In 1990, the Americans with Disabilities Act (ADA) was signed into law to prohibit discrimination and ensure equal access and opportunity for those with mental and physical disabilities in the areas of employment, public entities, public accommodations, commercial facilities, telecommunications and more.

In 2010, additional provisional regulations were signed into effect to revise the area of Accessible Design, enhancing the lifestyles of the over 54 million disabled Americans. These regulations ensure that public spaces have, among other accessibility features, clear pathways and curbed ramps.

For integrators, this law affects the planning of many digital signage applications—from kiosks that sell tickets to video wall displays, to name a few.

In our recent webinar on ADA compliance, we discussed these regulations in greater detail and offered participants insight on how to apply these regulations to digital signage installations.

For example, video walls that are between 27″ and 80″ off the floor must be less than 4″ off the walk to allow for the visually impaired to easily walk past.

ADA Compliance


In the past with large and bulky displays, ensuring compliance in this area was a bit more complicated. Most often, this required integrators to recess displays into the wall, which took more time and was often more complicated and expensive.

Now, displays are getting slimmer and lighter. For example, many of Samsung’s commercial displays measure in at around 2″ deep or less. These displays combined with our 1.87″ DS-VW755S mount’s quick release function for service and accessibility make ADA compliance easy.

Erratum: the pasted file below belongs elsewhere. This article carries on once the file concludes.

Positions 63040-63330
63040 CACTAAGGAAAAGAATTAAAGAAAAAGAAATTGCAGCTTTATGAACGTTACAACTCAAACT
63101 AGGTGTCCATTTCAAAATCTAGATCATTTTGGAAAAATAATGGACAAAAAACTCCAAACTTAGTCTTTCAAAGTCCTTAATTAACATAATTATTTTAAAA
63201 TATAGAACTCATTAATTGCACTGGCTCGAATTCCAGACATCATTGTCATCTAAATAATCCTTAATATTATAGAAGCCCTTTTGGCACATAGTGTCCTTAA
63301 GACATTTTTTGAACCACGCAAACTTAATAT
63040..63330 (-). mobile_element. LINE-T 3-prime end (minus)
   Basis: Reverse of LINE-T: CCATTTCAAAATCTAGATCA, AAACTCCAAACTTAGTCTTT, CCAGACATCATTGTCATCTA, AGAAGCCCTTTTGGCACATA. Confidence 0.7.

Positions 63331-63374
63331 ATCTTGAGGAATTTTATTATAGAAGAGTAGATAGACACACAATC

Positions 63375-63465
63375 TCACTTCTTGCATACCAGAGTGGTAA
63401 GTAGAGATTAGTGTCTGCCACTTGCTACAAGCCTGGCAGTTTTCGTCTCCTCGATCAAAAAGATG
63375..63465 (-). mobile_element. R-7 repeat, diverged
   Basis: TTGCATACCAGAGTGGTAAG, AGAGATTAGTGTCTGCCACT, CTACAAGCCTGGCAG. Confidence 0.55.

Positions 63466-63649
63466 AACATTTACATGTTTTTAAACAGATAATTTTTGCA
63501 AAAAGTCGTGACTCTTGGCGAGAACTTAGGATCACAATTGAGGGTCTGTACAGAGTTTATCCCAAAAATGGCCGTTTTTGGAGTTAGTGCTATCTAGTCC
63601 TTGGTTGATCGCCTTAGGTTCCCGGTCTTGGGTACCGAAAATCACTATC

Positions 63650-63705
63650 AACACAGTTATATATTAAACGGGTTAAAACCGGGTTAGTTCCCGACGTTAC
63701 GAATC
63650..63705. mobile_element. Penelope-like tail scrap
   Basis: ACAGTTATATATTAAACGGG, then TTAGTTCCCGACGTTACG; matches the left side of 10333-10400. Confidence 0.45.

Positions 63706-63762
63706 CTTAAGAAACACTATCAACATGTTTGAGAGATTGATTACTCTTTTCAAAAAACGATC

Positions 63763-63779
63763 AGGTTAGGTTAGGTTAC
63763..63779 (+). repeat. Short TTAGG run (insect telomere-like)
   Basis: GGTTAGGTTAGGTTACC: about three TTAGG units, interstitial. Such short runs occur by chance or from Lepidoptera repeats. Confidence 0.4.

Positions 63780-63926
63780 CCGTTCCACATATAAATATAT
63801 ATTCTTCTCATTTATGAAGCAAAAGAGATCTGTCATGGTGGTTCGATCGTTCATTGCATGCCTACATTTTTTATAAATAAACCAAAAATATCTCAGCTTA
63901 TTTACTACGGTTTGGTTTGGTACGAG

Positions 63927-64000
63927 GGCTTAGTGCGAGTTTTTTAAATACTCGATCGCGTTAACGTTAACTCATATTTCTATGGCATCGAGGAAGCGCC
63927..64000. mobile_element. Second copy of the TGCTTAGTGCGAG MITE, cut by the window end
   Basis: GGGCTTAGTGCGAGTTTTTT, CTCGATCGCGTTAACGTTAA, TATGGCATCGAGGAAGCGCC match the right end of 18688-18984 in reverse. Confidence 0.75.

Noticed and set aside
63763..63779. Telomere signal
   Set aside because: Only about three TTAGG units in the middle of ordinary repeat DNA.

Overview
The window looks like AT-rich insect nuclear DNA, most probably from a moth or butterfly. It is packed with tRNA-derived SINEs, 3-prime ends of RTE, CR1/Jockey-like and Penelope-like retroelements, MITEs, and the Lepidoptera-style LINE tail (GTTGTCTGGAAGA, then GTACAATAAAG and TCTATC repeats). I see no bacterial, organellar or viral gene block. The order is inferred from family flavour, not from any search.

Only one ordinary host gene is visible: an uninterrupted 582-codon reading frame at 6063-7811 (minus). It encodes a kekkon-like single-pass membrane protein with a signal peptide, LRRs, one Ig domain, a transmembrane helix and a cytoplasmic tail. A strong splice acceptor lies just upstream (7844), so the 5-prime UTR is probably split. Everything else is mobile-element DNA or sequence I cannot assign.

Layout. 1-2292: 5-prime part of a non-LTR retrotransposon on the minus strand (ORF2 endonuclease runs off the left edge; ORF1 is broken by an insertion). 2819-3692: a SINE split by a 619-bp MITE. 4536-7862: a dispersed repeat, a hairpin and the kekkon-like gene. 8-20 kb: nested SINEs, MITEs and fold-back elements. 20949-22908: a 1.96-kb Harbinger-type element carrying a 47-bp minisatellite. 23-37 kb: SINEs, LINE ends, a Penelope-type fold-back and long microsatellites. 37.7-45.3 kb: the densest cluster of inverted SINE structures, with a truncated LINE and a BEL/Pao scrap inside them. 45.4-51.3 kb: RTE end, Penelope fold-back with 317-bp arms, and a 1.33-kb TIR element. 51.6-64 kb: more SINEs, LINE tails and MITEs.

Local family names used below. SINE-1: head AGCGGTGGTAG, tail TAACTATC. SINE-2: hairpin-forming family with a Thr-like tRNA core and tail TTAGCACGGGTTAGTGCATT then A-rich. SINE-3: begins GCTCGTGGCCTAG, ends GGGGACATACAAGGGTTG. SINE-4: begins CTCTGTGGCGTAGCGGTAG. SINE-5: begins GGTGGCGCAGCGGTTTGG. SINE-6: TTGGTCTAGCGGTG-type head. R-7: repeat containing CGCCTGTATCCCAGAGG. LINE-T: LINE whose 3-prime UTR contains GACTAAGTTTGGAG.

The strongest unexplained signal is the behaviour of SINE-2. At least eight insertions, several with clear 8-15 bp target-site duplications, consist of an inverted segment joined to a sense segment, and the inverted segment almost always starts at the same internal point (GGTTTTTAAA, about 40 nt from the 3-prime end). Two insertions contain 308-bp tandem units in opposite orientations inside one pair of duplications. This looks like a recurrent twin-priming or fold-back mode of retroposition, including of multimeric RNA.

ADA regulations also apply to the construction and functionality of digital signage kiosks.

ada compliance


For example, if your device has touch features, the maximum height off the ground is 48″, with a max reach of 10″. A reach larger than this requires a shorter kiosk.

With our enhanced technology, integrating ADA compliant kiosks has become easier. Advanced IR sensors are used to determine height and cater the placement of touch items on displays in accordance with ADA regulations.

A multitude of additional options exist for compliance in digital signage, including voice responsive software, Braille keyboards, and tactile signs.

For additional details on ADA compliant design, you can listen to our webinar, here. Or, comment on this blog—I’d be happy to answer any questions you may have!

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